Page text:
The iron works are very important: smelting is carried on in the Harz and near Osnabruck; there are extensive foundries and machine factories at Hanover, Linden, Osnabruck, Hameln, Geestemunde, Harburg, Osterode, &c., and manufactories of arms at Herzberg, and of cutlery in the towns of the Harz and in the Sollinger Forest.
AUGUST GOTTLIEB SPANGENBERG (1704-1792), Count Zinzendorf's successor, and bishop of the Moravian Brethren, was born on the 15th of July 1704 at Klettenberg, on the south of the Harz Mountains, where his father, Georg Spangenberg, was court preacher and ecclesiastical inspector of the countship of Hohenstein.
The eastern part of the chain passed from South France through the Vosges, the Black Forest, Thuringia, Harz, the Fichtelgebirge, Bohemia, the Sudetes, and possibly farther east; this constitutes the " Varischen Alps " of Suess.
Granites, porphyries and porphyrites belonging to this period occur in the Saxon Erzgebirge, the Harz, Thiiringerwald, Vosges, Brittany, Cornwall and Christiania.
These are Franconia (Franken), which embraces the districts of Bamberg, Schweinfurt and Wurzburg on the upper Main; Swabia (Schwaben), in which is included Wtirttemberg, parts of Bavaria and Baden and Hohenzollern; the Palatinate (Pfalz), embracing Bavaria west of the Rhine and the contiguous portion of Baden; Rhineland, applied to Rhenish Prussia, Nassau, Hesse-Darmstadt and parts of Bavaria and Baden; Vogtland, the mountainous country lying in the south-west corner of the kingdom of Saxony; Lusatia (Lausitz), the eastern portion of the kingdom of Saxony and the adjacent portion of Prussia watered by the upper Spree; Thuringia (Thulingen), the country lying south of the Harz Mountains and including the Saxon duchies; East Frlesland (Ost Friesland), the country lying between the lower course of the Weser and the Ems, and Westphalia (Westfalen), the fertile plain lying north and west of the Harz Mountains and extending to the North Sea and the Dutch frontier.
The plateau is bounded on the north by the Harz, an isolated group of mountains, rich in minerals, with its highest elevation in the bare summit of the Brocken (3747 ft-).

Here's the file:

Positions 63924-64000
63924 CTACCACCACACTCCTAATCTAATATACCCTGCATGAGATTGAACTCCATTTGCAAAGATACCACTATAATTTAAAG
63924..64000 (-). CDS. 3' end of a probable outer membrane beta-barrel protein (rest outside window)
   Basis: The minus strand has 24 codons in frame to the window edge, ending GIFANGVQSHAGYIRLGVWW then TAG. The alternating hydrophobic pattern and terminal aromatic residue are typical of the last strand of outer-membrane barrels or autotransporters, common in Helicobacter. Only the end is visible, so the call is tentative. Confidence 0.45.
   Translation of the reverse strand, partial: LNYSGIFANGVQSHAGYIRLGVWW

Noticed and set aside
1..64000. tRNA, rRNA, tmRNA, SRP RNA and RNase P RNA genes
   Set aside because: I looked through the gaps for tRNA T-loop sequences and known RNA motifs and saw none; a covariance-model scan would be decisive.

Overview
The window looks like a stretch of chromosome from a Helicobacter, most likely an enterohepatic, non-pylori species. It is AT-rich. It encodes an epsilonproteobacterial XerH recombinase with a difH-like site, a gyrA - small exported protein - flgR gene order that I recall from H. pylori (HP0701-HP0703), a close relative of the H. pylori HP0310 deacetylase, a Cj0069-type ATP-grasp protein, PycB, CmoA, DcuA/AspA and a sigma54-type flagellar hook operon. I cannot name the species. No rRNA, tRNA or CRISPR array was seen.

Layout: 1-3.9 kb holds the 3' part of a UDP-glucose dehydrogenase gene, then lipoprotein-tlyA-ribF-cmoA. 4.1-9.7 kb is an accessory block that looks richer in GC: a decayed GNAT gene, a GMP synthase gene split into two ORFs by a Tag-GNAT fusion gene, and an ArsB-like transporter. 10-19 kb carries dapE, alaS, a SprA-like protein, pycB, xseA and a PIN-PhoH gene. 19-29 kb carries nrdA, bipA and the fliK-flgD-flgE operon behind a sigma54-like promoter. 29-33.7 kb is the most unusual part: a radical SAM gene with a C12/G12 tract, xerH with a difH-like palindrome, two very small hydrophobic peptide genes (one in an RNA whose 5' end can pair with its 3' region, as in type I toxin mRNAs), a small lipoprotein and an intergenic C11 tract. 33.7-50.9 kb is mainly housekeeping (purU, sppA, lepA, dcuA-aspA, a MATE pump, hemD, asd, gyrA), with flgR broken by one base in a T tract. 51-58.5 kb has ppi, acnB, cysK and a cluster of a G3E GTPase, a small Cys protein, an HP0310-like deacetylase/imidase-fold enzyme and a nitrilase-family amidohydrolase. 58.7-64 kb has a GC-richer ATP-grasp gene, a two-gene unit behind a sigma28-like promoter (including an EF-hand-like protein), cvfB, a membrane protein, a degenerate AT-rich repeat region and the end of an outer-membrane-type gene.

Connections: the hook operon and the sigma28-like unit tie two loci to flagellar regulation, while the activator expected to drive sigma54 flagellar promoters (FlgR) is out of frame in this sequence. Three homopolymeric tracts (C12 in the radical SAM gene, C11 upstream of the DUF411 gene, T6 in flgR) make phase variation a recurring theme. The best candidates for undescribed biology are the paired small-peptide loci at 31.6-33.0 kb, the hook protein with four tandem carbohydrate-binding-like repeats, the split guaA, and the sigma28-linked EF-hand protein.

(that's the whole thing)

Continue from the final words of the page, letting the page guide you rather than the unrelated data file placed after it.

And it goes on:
To the west of the Harz a series of hilly tracts is comprised under the name of the Weser Mountains, out of which above Minden the river Weser bursts by the Porta Westphalica.
North, in the Hunsrck, the Taunus, the Eifel and Westerwald, the Harz and the Frankenwald, the ancient floor is composed mainly of Devonian beds.
HARZ MOUNTAINS (also spelt Hartz, Ger.
The north-western and higher part of the mass is called the Ober or Upper Harz; the south-eastern and more extensive part, the Unter or Lower Harz; while the N.W.
Slopes of the Upper Harz form the Vorharz.
The Brocken group, which divides the Upper and Lower Harz, is generally regarded as belonging to the first.
The highest summits of the Upper Harz are the Brocken (3747 ft.), the Heinrichshohe (3425 ft.), the Konigsberg (3376 ft.) and the Wurmberg (3176 ft.); of the Lower Harz, the Josephshohe in the Auerberg group and the Viktorhohe in the Ramberg, each 1887 ft.
The Harz is a mass of Palaeozoic rock rising through the Mesozoic strata of north Germany, and bounded on all sides by faults.
The structure of the Harz is very complicated, but the general strike of the folds, especially in the Oberharz plateau, is N.E.
The whole mass evidently belongs to the ancient Hercynian chain of North Europe (which, indeed, derives its name from the Harz), and is the north-easterly continuation of the rocks of the Ardennes and the Eifel.
Owing to its position as the first range which the northerly winds strike after crossing the north German plain, the climate on the summit of the Harz is generally raw and damp, even in summer.
But while the summer is thus relatively ungenial on the top of the Harz, the usual summer heat of the lower-lying valleys is greatly tempered and cooled; so that, adding this to the natural attractions of the scenery, the deep forests, and the legendary and romantic associations attaching to every fantastic rock and ruined castle, the Harz is a favourite summer resort of the German people.
Some of these, and other places not named, add to their natural attractions the advantage of mineral springs and baths, pine-needle baths, whey cures, &c. The Harz is penetrated by several railways, among them a rack-railway up the Brocken, opened in 1898.